- The alleged mastermind of the murder of Tshegofatso Pule says that he will reveal the motive for her killer's guilty plea during his trial.
- Shoba is applying for bail for a second time in the Roodepoort Magistrate's Court.
- He is due in court again on 22 April.
The alleged mastermind of the murder of pregnant Tshegofatso Pule says that he will wait for his trial to reveal her killer's motive for pleading guilty to her murder.
"His motive is very clear and I will test his motive and credibility during the trial," Nthuthuko Shoba said in an affidavit which was read out in the Roodepoort Magistrate's Court on Tuesday.
He also said that the man who killed Pule, Muzikayise Malephane, made it "very apparent in various voicenotes that are allegedly made by him that he is happy and confident that he will not even serve his full sentence".
Shoba was charged after Malephane entered into a plea deal with the State in which he fingered Shoba as the murder mastermind.
He told the court that Shoba paid him to stage Pule's suicide to hide her pregnancy from his wife.
Malephane has since been jailed.
But in the affidavit before the Roodepoort Magistrate's Court, Shoba dismissed Malephane's claims as "nonsense at its best" and suggested that there was more to the plea deal than meets the eye.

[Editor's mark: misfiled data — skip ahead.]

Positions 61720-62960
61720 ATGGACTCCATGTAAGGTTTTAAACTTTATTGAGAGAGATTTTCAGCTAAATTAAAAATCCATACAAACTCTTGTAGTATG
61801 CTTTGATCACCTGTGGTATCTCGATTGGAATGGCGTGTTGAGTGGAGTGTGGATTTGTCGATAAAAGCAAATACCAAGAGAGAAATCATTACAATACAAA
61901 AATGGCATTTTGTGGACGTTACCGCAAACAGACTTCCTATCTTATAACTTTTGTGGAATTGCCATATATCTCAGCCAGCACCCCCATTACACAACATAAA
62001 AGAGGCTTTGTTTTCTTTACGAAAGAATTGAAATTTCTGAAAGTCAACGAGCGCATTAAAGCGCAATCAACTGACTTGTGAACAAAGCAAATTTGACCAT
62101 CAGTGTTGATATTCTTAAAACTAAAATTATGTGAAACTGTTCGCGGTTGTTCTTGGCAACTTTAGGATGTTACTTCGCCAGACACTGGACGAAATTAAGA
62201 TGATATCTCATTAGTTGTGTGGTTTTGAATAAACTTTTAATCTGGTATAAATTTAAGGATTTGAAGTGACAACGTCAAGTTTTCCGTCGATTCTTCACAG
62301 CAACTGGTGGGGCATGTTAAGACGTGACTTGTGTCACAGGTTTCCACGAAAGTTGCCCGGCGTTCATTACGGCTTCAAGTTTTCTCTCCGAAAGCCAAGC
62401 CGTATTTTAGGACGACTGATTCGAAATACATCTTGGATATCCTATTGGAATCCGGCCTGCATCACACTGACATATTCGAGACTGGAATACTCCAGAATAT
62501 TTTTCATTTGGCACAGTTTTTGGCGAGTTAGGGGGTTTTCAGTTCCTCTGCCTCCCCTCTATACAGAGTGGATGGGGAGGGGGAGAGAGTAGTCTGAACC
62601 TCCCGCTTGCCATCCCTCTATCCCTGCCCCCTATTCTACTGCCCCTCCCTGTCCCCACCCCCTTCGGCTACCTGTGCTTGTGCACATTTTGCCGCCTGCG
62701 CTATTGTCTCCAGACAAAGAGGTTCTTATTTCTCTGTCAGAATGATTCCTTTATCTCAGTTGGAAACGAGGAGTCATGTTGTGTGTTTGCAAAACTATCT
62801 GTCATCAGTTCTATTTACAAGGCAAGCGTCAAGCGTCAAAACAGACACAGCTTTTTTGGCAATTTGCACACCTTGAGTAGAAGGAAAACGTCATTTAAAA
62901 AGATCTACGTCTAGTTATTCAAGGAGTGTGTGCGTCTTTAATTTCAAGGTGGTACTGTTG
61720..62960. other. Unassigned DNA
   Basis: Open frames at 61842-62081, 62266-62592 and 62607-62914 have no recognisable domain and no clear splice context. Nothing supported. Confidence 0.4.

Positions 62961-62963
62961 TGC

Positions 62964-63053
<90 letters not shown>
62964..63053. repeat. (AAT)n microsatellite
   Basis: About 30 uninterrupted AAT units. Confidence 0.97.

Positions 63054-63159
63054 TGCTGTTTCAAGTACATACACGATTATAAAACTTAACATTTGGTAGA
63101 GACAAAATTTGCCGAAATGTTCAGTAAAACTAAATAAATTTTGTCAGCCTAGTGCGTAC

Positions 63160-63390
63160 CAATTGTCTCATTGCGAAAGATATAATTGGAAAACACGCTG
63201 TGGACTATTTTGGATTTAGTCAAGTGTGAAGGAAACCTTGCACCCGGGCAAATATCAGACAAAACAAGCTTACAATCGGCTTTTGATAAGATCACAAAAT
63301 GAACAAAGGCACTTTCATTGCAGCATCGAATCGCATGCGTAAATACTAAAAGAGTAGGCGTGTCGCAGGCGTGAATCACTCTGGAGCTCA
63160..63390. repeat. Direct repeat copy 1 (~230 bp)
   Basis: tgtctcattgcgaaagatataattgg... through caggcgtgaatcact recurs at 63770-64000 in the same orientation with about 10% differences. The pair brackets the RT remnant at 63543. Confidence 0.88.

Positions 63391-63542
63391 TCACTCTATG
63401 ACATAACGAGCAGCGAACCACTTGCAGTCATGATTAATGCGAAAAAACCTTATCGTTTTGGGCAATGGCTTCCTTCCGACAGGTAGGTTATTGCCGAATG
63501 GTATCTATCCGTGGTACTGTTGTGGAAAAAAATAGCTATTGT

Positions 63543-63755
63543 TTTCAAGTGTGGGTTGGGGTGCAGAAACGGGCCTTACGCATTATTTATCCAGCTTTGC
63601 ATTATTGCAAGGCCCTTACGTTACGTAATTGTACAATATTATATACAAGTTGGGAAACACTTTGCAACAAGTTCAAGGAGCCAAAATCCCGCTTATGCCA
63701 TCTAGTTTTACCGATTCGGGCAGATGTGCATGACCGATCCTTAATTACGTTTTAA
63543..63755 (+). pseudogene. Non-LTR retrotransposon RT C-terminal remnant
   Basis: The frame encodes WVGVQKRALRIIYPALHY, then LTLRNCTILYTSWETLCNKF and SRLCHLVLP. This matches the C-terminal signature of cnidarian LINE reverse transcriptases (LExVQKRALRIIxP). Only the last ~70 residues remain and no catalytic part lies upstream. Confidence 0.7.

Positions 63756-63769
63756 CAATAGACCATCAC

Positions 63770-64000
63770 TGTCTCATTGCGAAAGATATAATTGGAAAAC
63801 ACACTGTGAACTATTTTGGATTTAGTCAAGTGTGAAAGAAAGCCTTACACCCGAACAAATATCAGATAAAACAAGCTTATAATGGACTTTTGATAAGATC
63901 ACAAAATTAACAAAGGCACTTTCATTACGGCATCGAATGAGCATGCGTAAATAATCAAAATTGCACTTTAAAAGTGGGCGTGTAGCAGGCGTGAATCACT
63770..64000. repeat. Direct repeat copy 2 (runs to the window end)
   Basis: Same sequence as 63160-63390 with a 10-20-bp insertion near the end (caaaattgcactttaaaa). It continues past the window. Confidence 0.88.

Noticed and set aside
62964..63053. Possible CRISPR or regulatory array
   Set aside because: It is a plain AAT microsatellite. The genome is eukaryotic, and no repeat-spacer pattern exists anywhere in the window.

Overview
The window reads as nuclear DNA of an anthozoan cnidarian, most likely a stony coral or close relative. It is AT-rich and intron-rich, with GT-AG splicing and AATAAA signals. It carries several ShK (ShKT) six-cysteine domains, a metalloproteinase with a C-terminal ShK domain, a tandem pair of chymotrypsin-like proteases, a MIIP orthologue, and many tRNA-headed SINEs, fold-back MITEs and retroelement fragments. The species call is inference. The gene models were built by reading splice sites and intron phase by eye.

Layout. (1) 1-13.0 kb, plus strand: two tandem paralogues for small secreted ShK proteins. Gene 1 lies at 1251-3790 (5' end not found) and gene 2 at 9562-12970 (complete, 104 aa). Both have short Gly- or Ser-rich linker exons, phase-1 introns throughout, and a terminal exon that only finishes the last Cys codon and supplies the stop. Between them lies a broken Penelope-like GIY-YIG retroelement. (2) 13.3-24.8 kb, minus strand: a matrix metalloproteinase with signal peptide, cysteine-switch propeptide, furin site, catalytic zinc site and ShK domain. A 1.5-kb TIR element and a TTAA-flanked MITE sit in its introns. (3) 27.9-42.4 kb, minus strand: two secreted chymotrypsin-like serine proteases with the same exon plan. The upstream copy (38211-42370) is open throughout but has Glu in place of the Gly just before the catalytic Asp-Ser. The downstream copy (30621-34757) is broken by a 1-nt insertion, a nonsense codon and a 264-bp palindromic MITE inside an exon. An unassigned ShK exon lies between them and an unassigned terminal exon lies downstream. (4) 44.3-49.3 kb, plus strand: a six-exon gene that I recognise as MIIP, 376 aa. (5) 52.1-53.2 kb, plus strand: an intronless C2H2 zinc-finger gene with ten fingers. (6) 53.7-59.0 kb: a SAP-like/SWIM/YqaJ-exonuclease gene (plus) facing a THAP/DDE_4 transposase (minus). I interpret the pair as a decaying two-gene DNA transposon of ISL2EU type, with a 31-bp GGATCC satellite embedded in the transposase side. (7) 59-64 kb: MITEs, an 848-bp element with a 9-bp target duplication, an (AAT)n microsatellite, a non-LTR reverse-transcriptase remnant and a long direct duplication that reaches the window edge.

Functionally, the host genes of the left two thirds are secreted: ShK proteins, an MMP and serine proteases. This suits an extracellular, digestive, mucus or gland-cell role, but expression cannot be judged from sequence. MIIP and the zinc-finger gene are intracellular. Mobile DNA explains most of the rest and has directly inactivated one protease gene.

"After all, I could never imagine hiring someone I know to take a hit on the mother of my child.
"There is not even a single movement of bigger amounts of money in my bank statement justifying the price for the payment for his actions as alleged," Shoba added.
He also said he knew Malephane because he sold "cigarettes and alcohol during the [Covid-19] lockdown", which he used to buy.
"That is the only conversation I had with him over the phone at any given date or time... I will disclose further during the trial," Shoba said.
Pule's uncle, Tumisang Katake, spoke to the media after the court proceedings and said that the "new facts" Shoba presented did not change their view of the accused.
"We never pronounced anything with regards to his guilt. We said as a family that we suspected from the onset when the first accused was arrested - it doesn't change. There was nothing much brought to the table that could shake the thought of him, to actually think that maybe the police may have [been] mistaken in arresting him," he said.
Shoba's bail application continues on 22 April.
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